Based on plot, character maturation, chapter length, overall structure, and even cover art, do I decide what rating to give a book. All of those aspects play key roles in my rating system. The rating system itself is just that. The rating system. Now, in explanation of it, every reader has his or her own personal opinions as to what rating any one novel should receive from them. For example, I may believe that John Grisham’s storied legal thriller, The Firm, is undoubtedly a five-star opus, whilst another reader may not feel the same way and prefer to brand the said effort with a three-star rating. Where the rating system is concerned, greatness is in the eye of the reader.
What advice could you give to authors looking to get their books reviewed?
Do your research. Especially those of you indie authors, who are now coming into your own. Take the time to visit any potential reviewer’s blog, or perhaps a prominent website where their critiques may be featured: Goodreads, NetGalley, Amazon, First to Read, LibraryThing, etc. At any of these locations, you will pretty much get an idea of where each reviewer stands in his or her knowledge, absorption, and communication. Make your decisions on which individual reviewers to propose your effort(s) to from there. Also, reputable outlets like The IndieView and The Book Reviewer Yellow Pages can also well assist authors in the reviewer choosing process.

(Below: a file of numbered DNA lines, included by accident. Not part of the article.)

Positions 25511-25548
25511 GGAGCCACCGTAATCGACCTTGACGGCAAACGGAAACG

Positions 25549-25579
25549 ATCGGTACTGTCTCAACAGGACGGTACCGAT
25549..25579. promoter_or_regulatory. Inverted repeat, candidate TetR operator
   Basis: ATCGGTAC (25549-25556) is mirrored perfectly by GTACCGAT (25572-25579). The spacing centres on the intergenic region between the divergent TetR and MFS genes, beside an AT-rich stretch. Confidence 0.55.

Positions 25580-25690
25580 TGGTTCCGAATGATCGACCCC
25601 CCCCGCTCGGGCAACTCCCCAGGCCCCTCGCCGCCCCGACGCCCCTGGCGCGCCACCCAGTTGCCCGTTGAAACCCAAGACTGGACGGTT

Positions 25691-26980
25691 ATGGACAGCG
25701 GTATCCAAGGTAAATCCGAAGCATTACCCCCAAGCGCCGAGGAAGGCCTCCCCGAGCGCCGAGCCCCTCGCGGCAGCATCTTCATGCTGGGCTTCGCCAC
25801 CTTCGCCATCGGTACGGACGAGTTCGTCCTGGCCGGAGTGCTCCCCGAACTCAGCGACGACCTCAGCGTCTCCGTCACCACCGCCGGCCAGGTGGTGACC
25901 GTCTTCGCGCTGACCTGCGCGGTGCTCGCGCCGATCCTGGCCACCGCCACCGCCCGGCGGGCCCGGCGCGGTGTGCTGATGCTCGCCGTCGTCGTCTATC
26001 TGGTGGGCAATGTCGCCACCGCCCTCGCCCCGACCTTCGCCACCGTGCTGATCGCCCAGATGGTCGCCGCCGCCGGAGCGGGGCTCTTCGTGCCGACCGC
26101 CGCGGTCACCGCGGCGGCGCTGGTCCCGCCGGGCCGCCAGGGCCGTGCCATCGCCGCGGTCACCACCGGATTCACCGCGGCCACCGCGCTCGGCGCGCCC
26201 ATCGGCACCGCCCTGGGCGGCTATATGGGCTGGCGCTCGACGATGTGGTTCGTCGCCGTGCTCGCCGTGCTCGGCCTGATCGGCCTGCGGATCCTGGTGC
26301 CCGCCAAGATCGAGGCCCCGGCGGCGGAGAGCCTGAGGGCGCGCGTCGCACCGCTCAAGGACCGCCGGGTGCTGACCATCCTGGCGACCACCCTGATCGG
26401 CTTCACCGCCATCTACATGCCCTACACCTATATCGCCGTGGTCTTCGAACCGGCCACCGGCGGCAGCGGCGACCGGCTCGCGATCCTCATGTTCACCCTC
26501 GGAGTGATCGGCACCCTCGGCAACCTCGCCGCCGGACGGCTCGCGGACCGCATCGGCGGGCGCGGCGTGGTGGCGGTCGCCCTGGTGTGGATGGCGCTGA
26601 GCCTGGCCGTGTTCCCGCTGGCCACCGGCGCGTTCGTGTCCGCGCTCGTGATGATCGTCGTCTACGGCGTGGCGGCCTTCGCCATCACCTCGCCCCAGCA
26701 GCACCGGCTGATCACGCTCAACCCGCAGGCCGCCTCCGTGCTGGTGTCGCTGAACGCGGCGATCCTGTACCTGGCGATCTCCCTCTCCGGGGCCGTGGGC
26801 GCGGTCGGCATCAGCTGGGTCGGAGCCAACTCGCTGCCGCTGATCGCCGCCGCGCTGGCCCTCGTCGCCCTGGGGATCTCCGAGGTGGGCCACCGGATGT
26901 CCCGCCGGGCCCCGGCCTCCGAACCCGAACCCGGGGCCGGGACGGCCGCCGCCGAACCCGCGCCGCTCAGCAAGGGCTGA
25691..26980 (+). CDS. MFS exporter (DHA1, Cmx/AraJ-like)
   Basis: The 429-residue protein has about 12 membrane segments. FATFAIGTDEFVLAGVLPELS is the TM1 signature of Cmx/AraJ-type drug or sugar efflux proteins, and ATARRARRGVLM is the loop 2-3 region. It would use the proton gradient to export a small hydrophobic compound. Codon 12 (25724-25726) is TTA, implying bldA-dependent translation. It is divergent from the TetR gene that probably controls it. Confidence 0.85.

Do you get readers emailing you and thanking you for a review?
Not readers so much as the authors themselves. Fellow readers email me to compliment my analysis, while authors constantly email me to not only compliment my style of review, but to also thank me for my critiques of their own novels.
My advice to authors on getting a ‘bad’ review (hasten to add that might mean a perfectly honest, well written, fair review – just bad from the author’s point of view) is to take what you can from it and move on. Under no circumstances to ‘argue’ with the reviewer – would you agree with that?
(Laughs) My primary careers are in the entertainment industry! This means that I am completely accustomed to drama…of every varietal. Strife is strife – be it in show business or literature. And there will come times when an author may find himself/herself contending with a reviewer as the result of a “negative” rating or review. People are people, and tempers sometimes get overheated. Such a course is inevitable. And I wouldn’t at all be surprised if I ever found myself in such an area of friction. It wouldn’t shock me at all. I should include that when I have completed a novel and begin to compose my review of the same, I do so in a spirit of truth and fairness, and with integrity – not taking into consideration an author’s name, or their fame, or any other form of public opinion concerning their effort(s). I follow my own guidelines and provide an honest critique of each book, accordingly. And if one of my not-so-pleasant reviews was to rub any said author the wrong way, and he and/or she felt the need to tell me as much, in a contentious manner, then so be it. There are reviewers out there who would not be so welcoming of an irate author, except that I am not one of them.